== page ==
The process of developing review criteria (18 items).
Attributes of review criteria (11 items).
The usability of review criteria (11 items).
The experts were asked to rate importance and feasibility for each item using 7 point scales, anchored by “not at all important” and “very important”, and “not at all feasible” and “very feasible”. Free comments on each item and suggestions about items overlooked in the questionnaire were also invited. Questionnaires were distributed by email to 31 experts and by post to seven experts who did not have access to email. Experts were asked to complete the questionnaire within 2 weeks. Non-responders were sent reminders after 2 weeks and, where necessary, after a further 10 days. Round 1 was concluded 5 weeks after the distribution of the questionnaire.
Round 1 responses were aggregated and used to identify aspects to retain for round 2. A definition of disagreement based upon the RAND/UCLA appropriateness method16 was generated by the project team and used to exclude items from round 2 if their ratings were polarised to the extreme points of the scale—that is, if three or more experts gave a high rating of 6 or 7 whilst, in addition, three or more gave a low rating of 1 or 2. Cumulative percentage scores were then used to determine which of the remaining items met the inclusion criteria, firstly, of at least 80% of the expert panel providing an importance rating of 5 or more and, secondly, a feasibility rating of 4 or more. Items thus excluded showed lack of consensus on being given a rating for importance on the top two points on the scale. Nevertheless, there was opportunity later for experts to request the exclusions to be revoked. Where experts provided comments, these were carefully considered in project team discussions. Some comments resulted in a refinement of item wording for round 2 of the Delphi process, others led to the inclusion of additional items where experts felt significant omissions arose. The aggregation of round 1 results and subsequent development of round 2 occurred over a 2 week period. The round 2 questionnaire was ready 7 weeks after the round 1 questionnaire was sent out.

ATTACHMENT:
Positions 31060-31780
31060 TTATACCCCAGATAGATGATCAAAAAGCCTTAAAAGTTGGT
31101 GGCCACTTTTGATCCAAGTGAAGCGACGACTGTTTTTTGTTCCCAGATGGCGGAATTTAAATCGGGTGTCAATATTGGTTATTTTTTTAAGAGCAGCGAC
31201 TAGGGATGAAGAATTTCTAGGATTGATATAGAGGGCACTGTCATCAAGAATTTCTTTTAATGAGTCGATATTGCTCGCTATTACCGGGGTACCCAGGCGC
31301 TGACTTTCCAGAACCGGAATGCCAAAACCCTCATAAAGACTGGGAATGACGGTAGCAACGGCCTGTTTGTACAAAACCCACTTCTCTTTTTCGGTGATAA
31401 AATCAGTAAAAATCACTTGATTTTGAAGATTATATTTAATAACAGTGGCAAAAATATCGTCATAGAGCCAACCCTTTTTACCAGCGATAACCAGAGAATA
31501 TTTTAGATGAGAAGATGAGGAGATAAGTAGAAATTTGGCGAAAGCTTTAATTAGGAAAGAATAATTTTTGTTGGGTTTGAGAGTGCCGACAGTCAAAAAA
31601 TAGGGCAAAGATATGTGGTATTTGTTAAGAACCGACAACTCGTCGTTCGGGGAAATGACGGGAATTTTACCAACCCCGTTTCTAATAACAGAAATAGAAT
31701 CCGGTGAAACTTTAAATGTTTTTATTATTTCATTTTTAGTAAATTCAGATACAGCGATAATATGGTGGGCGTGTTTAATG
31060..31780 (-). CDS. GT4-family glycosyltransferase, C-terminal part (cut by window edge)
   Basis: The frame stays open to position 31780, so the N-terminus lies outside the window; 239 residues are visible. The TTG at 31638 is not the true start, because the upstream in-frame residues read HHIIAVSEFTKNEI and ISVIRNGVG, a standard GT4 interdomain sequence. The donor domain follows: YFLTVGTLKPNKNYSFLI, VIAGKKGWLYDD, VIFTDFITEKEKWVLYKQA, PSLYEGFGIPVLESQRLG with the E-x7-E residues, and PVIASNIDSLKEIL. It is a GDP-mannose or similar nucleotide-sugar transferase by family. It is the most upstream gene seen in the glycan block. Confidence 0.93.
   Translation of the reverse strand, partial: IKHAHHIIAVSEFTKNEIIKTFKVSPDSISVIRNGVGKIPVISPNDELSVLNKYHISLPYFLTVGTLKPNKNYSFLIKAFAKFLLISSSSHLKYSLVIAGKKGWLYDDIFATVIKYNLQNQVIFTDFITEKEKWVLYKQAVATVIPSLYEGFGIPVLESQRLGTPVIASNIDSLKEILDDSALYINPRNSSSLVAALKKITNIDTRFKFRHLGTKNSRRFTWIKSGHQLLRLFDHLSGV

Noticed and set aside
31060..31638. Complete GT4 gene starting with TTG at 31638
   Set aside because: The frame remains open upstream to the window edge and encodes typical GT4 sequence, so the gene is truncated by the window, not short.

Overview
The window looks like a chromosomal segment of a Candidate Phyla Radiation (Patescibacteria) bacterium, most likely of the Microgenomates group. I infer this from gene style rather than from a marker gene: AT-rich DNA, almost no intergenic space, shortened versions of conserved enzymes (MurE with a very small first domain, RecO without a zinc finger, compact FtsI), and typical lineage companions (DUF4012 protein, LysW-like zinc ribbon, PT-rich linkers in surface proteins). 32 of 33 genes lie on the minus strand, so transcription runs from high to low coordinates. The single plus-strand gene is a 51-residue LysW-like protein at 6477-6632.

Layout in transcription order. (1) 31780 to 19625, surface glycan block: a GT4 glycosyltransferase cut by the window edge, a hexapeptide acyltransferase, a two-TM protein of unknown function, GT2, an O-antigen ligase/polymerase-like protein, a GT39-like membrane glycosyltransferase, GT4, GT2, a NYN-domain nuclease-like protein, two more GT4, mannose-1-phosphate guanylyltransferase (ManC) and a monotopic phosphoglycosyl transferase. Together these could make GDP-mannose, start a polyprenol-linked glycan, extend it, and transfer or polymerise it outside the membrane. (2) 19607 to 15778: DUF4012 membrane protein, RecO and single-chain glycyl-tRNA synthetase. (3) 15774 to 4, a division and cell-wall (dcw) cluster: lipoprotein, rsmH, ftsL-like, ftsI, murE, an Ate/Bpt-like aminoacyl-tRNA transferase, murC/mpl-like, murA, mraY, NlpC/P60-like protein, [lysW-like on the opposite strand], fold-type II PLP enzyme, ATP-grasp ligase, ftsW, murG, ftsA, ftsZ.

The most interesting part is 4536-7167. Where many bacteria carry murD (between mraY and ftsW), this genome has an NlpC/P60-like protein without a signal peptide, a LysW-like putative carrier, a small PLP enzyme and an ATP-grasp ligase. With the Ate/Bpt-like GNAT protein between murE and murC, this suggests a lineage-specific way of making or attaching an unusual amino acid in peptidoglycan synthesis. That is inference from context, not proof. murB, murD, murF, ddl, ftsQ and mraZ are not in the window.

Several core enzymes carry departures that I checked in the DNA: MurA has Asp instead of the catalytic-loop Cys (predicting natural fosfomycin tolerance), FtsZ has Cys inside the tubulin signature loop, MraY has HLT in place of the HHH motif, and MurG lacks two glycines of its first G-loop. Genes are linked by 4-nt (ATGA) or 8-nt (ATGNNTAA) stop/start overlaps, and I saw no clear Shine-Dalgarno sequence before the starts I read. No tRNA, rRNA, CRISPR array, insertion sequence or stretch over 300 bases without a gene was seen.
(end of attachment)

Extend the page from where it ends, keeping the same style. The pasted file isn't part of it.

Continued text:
The round 2 questionnaire informed the experts of the method used to identify items to be included or excluded for round 2. Experts were asked to re-rate each item for round 2 and to provide additional comments if they wished. The questionnaire reminded experts of their own round 1 rating for each item and presented the expert group's mean rating for that item. If the wording of items had been altered, ratings for the original item were provided and the initial wording was shown below the altered item. Some new items were added to section 1 in response to expert comment. These were clearly labelled as being new. All excluded items were shown separately at the end of each section. Experts could alter their ratings for these items and comment on their exclusion, if they wished.
The same processes for distribution, reminding, and analysis were used in round 2 as in round 1. Items retained after round 2 identified the desirable characteristics of review criteria and the method of selecting them.
Members of the panel of experts were sent details of the outcomes of the Delphi process.